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Publication numberUS20100268968 A1
Publication typeApplication
Application numberUS 12/425,189
Publication dateOct 21, 2010
Filing dateApr 16, 2009
Priority dateApr 16, 2009
Also published asUS8171319
Publication number12425189, 425189, US 2010/0268968 A1, US 2010/268968 A1, US 20100268968 A1, US 20100268968A1, US 2010268968 A1, US 2010268968A1, US-A1-20100268968, US-A1-2010268968, US2010/0268968A1, US2010/268968A1, US20100268968 A1, US20100268968A1, US2010268968 A1, US2010268968A1
InventorsSoraya Ghiasi, Malcolm S. Ware, Karthick Rajamani, Freeman L. Rawson, III, Michael S. Floyd, Juan C. Rubio
Original AssigneeInternational Business Machines Corporation
Export CitationBiBTeX, EndNote, RefMan
External Links: USPTO, USPTO Assignment, Espacenet
Managing processor power-performance states
US 20100268968 A1
Abstract
Disclosed are systems, methods, and computer program products for managing power states in processors of a data processing system. In one embodiment, the invention is directed to a data processing system having dynamically configurable power-performance states (“pstates”). The data processing system includes a processor configured to operate at multiple states of frequency and voltage. The data processing system also has a power manager module configured to monitor operation of the data processing system. The data processing system further includes a pstates table having a plurality of pstate definitions, wherein each pstate definition includes a voltage value, a frequency value, and at least one unique pointer that indicates a transition from a given pstate to a different pstate. The voltage value, frequency value, and unique pointer of a given pstate definition are configurable, during operation of the data processing system, by the power manager module in response to changes in the operating parameters of the data processing system.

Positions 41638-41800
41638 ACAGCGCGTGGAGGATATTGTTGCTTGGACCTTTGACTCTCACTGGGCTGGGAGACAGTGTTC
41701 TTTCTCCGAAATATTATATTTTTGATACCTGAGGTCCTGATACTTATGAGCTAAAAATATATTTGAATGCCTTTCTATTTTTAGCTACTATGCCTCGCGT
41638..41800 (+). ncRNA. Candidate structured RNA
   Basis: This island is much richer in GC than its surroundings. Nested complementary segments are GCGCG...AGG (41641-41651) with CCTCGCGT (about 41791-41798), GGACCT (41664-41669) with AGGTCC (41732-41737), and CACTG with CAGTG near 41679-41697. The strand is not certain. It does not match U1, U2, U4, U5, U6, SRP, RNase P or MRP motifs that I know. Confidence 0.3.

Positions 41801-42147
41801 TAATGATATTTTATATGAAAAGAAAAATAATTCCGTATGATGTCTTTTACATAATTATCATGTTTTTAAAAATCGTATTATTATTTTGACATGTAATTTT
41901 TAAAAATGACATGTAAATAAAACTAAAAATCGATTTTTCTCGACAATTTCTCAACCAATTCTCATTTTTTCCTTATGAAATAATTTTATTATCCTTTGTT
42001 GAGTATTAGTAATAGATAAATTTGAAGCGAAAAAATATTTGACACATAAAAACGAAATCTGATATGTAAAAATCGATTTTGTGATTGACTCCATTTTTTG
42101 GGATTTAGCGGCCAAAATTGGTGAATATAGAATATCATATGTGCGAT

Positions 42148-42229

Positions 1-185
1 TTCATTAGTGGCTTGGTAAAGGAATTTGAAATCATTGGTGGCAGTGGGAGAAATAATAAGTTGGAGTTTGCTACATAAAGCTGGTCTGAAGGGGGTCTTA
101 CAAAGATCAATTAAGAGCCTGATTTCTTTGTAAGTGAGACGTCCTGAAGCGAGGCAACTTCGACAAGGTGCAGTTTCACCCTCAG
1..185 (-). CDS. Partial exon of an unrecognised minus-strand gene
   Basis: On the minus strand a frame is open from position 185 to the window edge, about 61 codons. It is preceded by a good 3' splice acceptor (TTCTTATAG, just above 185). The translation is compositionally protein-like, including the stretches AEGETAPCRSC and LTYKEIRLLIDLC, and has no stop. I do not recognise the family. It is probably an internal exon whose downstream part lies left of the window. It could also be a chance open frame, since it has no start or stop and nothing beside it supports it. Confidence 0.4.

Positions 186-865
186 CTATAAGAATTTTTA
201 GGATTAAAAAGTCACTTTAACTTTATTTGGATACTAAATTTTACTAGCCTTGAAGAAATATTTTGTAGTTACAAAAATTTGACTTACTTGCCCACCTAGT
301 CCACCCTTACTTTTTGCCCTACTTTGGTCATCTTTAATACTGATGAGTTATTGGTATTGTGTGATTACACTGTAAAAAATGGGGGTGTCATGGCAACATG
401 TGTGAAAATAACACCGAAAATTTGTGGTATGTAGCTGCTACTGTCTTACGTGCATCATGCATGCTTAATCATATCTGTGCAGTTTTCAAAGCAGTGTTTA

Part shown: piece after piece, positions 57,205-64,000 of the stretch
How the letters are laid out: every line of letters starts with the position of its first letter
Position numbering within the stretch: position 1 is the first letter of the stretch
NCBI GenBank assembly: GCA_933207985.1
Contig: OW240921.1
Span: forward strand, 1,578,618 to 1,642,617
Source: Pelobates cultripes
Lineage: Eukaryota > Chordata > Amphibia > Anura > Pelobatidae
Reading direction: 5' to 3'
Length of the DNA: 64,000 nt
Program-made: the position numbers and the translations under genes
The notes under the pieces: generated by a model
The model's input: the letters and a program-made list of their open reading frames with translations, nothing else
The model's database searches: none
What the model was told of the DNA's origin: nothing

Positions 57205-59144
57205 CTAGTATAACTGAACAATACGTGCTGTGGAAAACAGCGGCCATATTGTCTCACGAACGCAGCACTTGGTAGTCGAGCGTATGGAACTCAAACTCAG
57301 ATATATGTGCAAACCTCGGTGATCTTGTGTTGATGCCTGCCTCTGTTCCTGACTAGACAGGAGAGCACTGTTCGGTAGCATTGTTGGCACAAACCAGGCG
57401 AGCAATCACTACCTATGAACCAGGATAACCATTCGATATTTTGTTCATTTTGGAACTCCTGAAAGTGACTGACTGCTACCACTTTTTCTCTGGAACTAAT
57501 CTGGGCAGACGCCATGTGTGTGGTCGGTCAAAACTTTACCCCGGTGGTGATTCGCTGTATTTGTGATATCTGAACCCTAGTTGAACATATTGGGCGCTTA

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Claims(9)
1. A data processing system having configurable power states, the data processing system comprising:
a processor configured to operate at multiple states of frequency and voltage;
a power manager module configured to monitor the data processing system;
a power states table having a plurality of power state definitions, wherein each power state definition includes a first voltage value, a first frequency value, and a first pointer that indicates a transition from a given power state to a different power state; and
wherein the first voltage value, first frequency value, and first pointer of a given power state definition are configurable, during operation of the data processing system, by the power manager module in response to changes in the operating parameters of the data processing systerm.